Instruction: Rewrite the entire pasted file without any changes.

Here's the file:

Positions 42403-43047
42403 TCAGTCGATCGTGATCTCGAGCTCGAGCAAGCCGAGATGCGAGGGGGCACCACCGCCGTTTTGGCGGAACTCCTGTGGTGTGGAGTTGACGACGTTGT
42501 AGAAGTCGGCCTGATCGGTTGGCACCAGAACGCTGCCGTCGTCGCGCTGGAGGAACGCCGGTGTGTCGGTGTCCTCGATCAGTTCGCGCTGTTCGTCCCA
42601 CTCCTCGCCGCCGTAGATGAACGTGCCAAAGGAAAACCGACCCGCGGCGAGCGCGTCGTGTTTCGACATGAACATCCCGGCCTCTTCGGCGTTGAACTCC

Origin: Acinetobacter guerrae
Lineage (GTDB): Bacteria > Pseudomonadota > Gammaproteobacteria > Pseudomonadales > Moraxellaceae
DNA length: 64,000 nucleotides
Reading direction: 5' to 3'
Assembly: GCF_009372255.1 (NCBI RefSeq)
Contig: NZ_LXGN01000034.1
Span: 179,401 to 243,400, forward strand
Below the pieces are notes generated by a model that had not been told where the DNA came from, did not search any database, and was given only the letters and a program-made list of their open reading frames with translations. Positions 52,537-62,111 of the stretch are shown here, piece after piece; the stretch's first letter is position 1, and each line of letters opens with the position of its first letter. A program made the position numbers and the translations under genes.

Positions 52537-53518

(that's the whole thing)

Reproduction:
Positions 42403-43047
42403 TCAGTCGATCGTGATCTCGAGCTCGAGCAAGCCGAGATGCGAGGGGGCACCACCGCCGTTTTGGCGGAACTCCTGTGGTGTGGAGTTGACGACGTTGT
42501 AGAAGTCGGCCTGATCGGTTGGCACCAGAACGCTGCCGTCGTCGCGCTGGAGGAACGCCGGTGTGTCGGTGTCCTCGATCAGTTCGCGCTGTTCGTCCCA
42601 CTCCTCGCCGCCGTAGATGAACGTGCCAAAGGAAAACCGACCCGCGGCGAGCGCGTCGTGTTTCGACATGAACATCCCGGCCTCTTCGGCGTTGAACTCC

Origin: Acinetobacter guerrae
Lineage (GTDB): Bacteria > Pseudomonadota > Gammaproteobacteria > Pseudomonadales > Moraxellaceae
DNA length: 64,000 nucleotides
Reading direction: 5' to 3'
Assembly: GCF_009372255.1 (NCBI RefSeq)
Contig: NZ_LXGN01000034.1
Span: 179,401 to 243,400, forward strand
Below the pieces are notes generated by a model that had not been told where the DNA came from, did not search any database, and was given only the letters and a program-made list of their open reading frames with translations. Positions 52,537-62,111 of the stretch are shown here, piece after piece; the stretch's first letter is position 1, and each line of letters opens with the position of its first letter. A program made the position numbers and the translations under genes.

Positions 52537-53518